We don’t do it much anymore today, but in days past, bartering for goods or services was a way of life. You might have something to offer of value, a service or a product, that others wanted. They, on the other hand, had something you wanted. No reason to go out and trade money, just come to an agreement on the value of each, and make a trade.
I think my grandfather was from the last generation of real ‘barterers.’ Growing up, it seemed I rarely saw him pay for things. Instead, he went about an elaborate verbal dance with someone and figured out what he could provide in return for something he needed. Now to be sure, my grandfather was a man of many talents. He was a taxidermist, bee keeper, furniture builder, bird dog breeder and musical instrument maker, just to name a few of his skills. There is no telling how many jars of honey he traded to get things he needed. To say the least, he likely had something someone wanted.
But his real skill was the ability to see what others needed, and figure out how to meet their needs. His understanding of not only what they needed, but how he could benefit them to meet their needs, was a real talent. The idea of “maximizing” the relationship — getting the most for himself and less for others — wasn’t a quality he found valuable. In his mind, everyone should win in a transaction.
In our lives today, our ability to influence others is improved when we learn to have a bartering mindset. In this fast-paced world, we often lose sight of the needs of others and focus solely on trying to achieve what we set out to do. This can present itself in ways that we really don’t intend, and in fact can hamper our ability to influence and get things done.
What are the lessons of bartering that we can apply to our work today? Here are 5 things you can do to change your viewpoint, and be more successful in influencing others.
- Always be on the lookout for ways you can add value to others. In a bartering situation, you can’t approach everything in a single transaction mindset. If you need to get something done, you typically focus on solving the problem and searching out people who can resolve the issue. However, in a bartering world, it’s just too difficult to do everything in a single transaction. Every day, you have to be looking for opportunities to not only solve today’s problem, but maybe tomorrow’s — or perhaps, even a problem you don’t yet have. Always be scanning for opportunities to add value to someone else, because you don’t know when they may have the solution to your problem as well.
- Don’t think in a “what’s in it for me” mindset. We all want to get a good deal, save some money, and feel like we’ve gotten our money’s worth. However, in the search for the best deal, we can forget the other side of the transaction, and what they need as well. “So what if the salesman is going to lose money? Isn’t that just the way it works?” This type of mindset might work for the short term, but in the long run it ruins your ability to continue to do business with that person, and likely others that they tell. If you approach each opportunity with a “what’s in it for us” mindset, both parties win, and you might just make a customer, or vendor, for life.
- Know what you have to offer, and be able to show it. Many people talk a good game. If my grandfather was really interested in trading for something, he was sure to bring a sample of what he had to offer to show the other person what they would receive. He didn’t just make promises, and then not deliver on what he said. The same goes for us today. You have to be able to “show” your work. The product might be different today, but you have to showcase what you have to offer. That might include honest recommendations on LinkedIn, samples of the work you can provide, or even free sessions with the customer. Whatever the product is, be able to back up your promises, and word will get around.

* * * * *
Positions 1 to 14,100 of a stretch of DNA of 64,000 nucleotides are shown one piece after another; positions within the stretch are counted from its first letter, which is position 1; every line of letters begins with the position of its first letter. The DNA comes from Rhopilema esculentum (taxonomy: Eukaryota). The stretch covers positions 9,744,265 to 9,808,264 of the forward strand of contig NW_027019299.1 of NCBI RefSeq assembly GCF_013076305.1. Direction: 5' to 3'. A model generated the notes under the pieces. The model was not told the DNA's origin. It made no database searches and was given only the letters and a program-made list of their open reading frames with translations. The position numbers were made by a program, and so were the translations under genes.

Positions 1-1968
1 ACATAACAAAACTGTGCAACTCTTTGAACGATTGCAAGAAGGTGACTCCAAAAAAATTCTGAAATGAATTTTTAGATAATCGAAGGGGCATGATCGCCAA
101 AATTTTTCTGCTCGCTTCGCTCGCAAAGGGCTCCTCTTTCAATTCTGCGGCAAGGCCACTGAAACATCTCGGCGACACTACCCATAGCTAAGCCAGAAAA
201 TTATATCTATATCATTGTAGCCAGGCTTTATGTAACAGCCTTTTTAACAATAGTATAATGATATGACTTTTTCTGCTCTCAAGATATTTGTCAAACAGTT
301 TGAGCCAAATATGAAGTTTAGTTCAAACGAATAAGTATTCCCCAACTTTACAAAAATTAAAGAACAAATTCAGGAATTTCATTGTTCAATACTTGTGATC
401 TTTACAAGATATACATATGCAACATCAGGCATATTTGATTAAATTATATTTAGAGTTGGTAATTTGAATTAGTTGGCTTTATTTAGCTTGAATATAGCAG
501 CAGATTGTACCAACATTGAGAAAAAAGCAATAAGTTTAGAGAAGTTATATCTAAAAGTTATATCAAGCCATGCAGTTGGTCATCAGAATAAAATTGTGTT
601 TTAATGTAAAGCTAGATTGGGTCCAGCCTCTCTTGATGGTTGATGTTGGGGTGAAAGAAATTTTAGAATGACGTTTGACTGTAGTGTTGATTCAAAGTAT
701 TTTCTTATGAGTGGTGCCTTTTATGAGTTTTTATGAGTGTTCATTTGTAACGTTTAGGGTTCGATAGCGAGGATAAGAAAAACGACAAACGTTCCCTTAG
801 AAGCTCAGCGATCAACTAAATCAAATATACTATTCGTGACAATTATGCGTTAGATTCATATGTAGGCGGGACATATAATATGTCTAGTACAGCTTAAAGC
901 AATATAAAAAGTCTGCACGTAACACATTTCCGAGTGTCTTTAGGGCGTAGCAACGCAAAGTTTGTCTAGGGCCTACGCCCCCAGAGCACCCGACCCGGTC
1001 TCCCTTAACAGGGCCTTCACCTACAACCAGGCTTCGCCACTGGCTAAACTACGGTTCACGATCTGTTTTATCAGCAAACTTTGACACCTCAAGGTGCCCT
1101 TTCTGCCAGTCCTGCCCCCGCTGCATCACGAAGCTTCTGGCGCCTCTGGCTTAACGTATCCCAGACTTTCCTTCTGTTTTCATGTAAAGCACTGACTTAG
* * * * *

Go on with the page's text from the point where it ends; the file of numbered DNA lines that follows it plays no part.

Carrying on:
- Do your homework. As important as it is to know what you have to offer, you also have to know what the other person really needs. Good questions to the customer on what they are looking for, what problem they are trying to solve, or what keeps them up at night are critical to solving their problem. You may have a great product or service, but if it doesn’t fit their needs, your wasting their (and your) time. Trading jars of honey to a family that doesn’t like it is wasting time.
- Learn the art of conversation. Bartering isn’t typically a process where you put something in the paper, and see who calls you up. Bartering is a person-to-person process that requires the ability to analyze what others need, discuss options, and find ways to meet their needs. To influence others, you need these same skills. While you might try to influence by setting directives, or mandating changes, the real skill of influence comes from your ability to discuss, probe and understand what others need. Influencing others doesn’t come by telling them what to do, or convincing them you are right. Influence comes when you can help others achieve their goals.
Influencing an organization is crucial to the ability to make change or get work done. Doing this by making sure that everyone involved comes away with their needs and wants met is the surefire easiest way to get there. Take a lesson from the past, and start thinking like a trader.
Have you ever been on the ‘losing’ side of a transaction with someone who you just felt only had their needs in mind? How did that make you feel? What are some great techniques for helping you learn what others need and want as well?
[This piece was originally published on LinkedIn Pulse by John T. Mason, CIO at Hill Country Memorial Hospital and founder of Path of Hope Foundation.]